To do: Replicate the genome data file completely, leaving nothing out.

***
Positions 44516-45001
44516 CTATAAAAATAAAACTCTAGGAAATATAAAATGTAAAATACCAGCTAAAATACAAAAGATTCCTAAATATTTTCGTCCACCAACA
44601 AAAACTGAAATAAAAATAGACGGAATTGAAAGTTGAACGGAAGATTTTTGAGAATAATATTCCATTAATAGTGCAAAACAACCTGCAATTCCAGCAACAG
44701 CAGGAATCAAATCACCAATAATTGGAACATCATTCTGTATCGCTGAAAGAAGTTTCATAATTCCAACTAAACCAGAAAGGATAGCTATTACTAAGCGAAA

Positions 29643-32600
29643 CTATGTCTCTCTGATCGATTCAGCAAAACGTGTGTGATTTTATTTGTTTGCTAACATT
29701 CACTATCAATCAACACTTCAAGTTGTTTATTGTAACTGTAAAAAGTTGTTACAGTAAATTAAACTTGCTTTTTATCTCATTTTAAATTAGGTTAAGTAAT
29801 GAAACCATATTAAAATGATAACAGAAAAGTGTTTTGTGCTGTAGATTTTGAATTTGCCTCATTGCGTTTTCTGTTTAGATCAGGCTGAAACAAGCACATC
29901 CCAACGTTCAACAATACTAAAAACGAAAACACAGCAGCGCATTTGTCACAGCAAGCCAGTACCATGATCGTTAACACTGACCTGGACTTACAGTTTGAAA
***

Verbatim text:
Positions 44516-45001
44516 CTATAAAAATAAAACTCTAGGAAATATAAAATGTAAAATACCAGCTAAAATACAAAAGATTCCTAAATATTTTCGTCCACCAACA
44601 AAAACTGAAATAAAAATAGACGGAATTGAAAGTTGAACGGAAGATTTTTGAGAATAATATTCCATTAATAGTGCAAAACAACCTGCAATTCCAGCAACAG
44701 CAGGAATCAAATCACCAATAATTGGAACATCATTCTGTATCGCTGAAAGAAGTTTCATAATTCCAACTAAACCAGAAAGGATAGCTATTACTAAGCGAAA

Positions 29643-32600
29643 CTATGTCTCTCTGATCGATTCAGCAAAACGTGTGTGATTTTATTTGTTTGCTAACATT
29701 CACTATCAATCAACACTTCAAGTTGTTTATTGTAACTGTAAAAAGTTGTTACAGTAAATTAAACTTGCTTTTTATCTCATTTTAAATTAGGTTAAGTAAT
29801 GAAACCATATTAAAATGATAACAGAAAAGTGTTTTGTGCTGTAGATTTTGAATTTGCCTCATTGCGTTTTCTGTTTAGATCAGGCTGAAACAAGCACATC
29901 CCAACGTTCAACAATACTAAAAACGAAAACACAGCAGCGCATTTGTCACAGCAAGCCAGTACCATGATCGTTAACACTGACCTGGACTTACAGTTTGAAA